The Rich and Poor in James: Implications for Institutionalized Partiality
Public policy and faith are often difficult to relate. This essay wants to help construct a biblically informed perspective on matters of public policy as it relates to labour, poverty, and wealth. It offers an analysis of the book of James with attention to passages that deal with the rich and the poor and examines the implications of these Christian public ethics.
How Then Should We Work? Rediscovering the Biblical Doctrine of Work
To the Reformers all labour was accepted as a calling and performed as unto the Lord. This article maps the path that led the church to embrace the dualistic view of life and forget the implications of the priesthood of all believers. It shows that embracing the call to follow Christ is foundational to understand the theology of work. This is how the church can recover the biblical truth of vocation.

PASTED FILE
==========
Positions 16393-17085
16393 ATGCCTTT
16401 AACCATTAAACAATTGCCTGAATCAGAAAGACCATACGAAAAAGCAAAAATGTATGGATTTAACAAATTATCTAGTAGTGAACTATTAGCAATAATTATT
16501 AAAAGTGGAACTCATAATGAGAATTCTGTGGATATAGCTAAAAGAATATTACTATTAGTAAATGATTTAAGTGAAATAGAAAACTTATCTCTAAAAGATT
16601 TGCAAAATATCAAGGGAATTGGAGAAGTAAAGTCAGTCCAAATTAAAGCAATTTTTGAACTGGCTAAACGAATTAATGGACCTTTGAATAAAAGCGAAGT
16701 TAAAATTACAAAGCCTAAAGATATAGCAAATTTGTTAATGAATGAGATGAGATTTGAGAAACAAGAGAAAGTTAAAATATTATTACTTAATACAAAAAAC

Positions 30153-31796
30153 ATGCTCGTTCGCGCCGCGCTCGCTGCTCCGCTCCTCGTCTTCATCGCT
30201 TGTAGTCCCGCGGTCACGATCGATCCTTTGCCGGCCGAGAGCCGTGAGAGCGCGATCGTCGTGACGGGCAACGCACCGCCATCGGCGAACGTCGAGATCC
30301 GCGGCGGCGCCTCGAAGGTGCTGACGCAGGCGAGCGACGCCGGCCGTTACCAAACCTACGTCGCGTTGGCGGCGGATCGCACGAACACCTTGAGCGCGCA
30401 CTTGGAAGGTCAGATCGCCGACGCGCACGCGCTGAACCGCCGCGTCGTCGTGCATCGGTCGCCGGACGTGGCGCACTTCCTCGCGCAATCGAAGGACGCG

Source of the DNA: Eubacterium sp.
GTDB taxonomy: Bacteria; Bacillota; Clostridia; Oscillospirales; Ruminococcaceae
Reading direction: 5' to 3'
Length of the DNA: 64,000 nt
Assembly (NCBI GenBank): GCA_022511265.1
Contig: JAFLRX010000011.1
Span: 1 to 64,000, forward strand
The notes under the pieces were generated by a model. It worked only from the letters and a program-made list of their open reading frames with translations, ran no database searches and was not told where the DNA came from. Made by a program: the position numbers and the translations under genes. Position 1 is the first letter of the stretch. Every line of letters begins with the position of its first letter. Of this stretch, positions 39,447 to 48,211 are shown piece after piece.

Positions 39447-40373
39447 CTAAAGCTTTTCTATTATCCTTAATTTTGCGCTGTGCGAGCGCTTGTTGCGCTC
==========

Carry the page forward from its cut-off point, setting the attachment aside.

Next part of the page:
Enjoying Our Work
1 Corinthians 15:58 - Not in Vain
Labour Relations in a Christian Framework
This article looks at the history of labour relations, showing how labour has been shaped by different systems in history, such as communism and capitalism. The author also looks at the question of authority, ownership, labour, and accountability in relations to unions. Examining the model of the covenant, this article shows how Christians can come up with an alternative.
The Christian and work - Part 1
In these articles about the Christian and work, the author focuses on labour, laziness, idleness and rest. The relation of work and sustenance and charity is also mentioned. The author also discusses our career from a Christian viewpoint, as a divine vocation. What is the purpose of work?
Our Labour in the Lord
Colossians 3:22-23 - Working for the Lord
Seeing the Good in Your Work
Economic Growth: How much is Enough?
Goudzwaard "...contrasts the concern of modern economic analysis with outcomes measured in terms of economic growth and income per capita, with the emphases of the Old Testament economy for the right treatment of the inputs to the productive process, especially land and labour" (as quoted in Donald Hay, Christianity and the Culture of Economics, 9).